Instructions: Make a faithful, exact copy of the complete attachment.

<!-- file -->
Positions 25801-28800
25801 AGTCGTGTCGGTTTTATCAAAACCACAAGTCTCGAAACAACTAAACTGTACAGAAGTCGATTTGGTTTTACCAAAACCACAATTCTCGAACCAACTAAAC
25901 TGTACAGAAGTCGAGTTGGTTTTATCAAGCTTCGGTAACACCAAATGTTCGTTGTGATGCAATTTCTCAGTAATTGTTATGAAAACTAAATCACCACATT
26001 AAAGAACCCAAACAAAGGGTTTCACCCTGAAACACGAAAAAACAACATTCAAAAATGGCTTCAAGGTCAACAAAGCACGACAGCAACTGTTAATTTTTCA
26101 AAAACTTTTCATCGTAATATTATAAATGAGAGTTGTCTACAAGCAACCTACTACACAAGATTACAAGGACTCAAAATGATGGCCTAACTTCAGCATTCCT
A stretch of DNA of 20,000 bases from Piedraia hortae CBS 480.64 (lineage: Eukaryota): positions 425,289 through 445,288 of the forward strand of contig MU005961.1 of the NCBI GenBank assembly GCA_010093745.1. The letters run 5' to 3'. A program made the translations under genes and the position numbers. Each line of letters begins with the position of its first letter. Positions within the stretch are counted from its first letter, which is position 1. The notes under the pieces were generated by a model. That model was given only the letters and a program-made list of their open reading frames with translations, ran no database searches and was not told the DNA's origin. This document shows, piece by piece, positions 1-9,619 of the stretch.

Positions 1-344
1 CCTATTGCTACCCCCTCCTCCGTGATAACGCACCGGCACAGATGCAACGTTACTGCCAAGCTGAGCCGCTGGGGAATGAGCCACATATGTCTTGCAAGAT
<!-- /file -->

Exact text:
Positions 25801-28800
25801 AGTCGTGTCGGTTTTATCAAAACCACAAGTCTCGAAACAACTAAACTGTACAGAAGTCGATTTGGTTTTACCAAAACCACAATTCTCGAACCAACTAAAC
25901 TGTACAGAAGTCGAGTTGGTTTTATCAAGCTTCGGTAACACCAAATGTTCGTTGTGATGCAATTTCTCAGTAATTGTTATGAAAACTAAATCACCACATT
26001 AAAGAACCCAAACAAAGGGTTTCACCCTGAAACACGAAAAAACAACATTCAAAAATGGCTTCAAGGTCAACAAAGCACGACAGCAACTGTTAATTTTTCA
26101 AAAACTTTTCATCGTAATATTATAAATGAGAGTTGTCTACAAGCAACCTACTACACAAGATTACAAGGACTCAAAATGATGGCCTAACTTCAGCATTCCT
A stretch of DNA of 20,000 bases from Piedraia hortae CBS 480.64 (lineage: Eukaryota): positions 425,289 through 445,288 of the forward strand of contig MU005961.1 of the NCBI GenBank assembly GCA_010093745.1. The letters run 5' to 3'. A program made the translations under genes and the position numbers. Each line of letters begins with the position of its first letter. Positions within the stretch are counted from its first letter, which is position 1. The notes under the pieces were generated by a model. That model was given only the letters and a program-made list of their open reading frames with translations, ran no database searches and was not told the DNA's origin. This document shows, piece by piece, positions 1-9,619 of the stretch.

Positions 1-344
1 CCTATTGCTACCCCCTCCTCCGTGATAACGCACCGGCACAGATGCAACGTTACTGCCAAGCTGAGCCGCTGGGGAATGAGCCACATATGTCTTGCAAGAT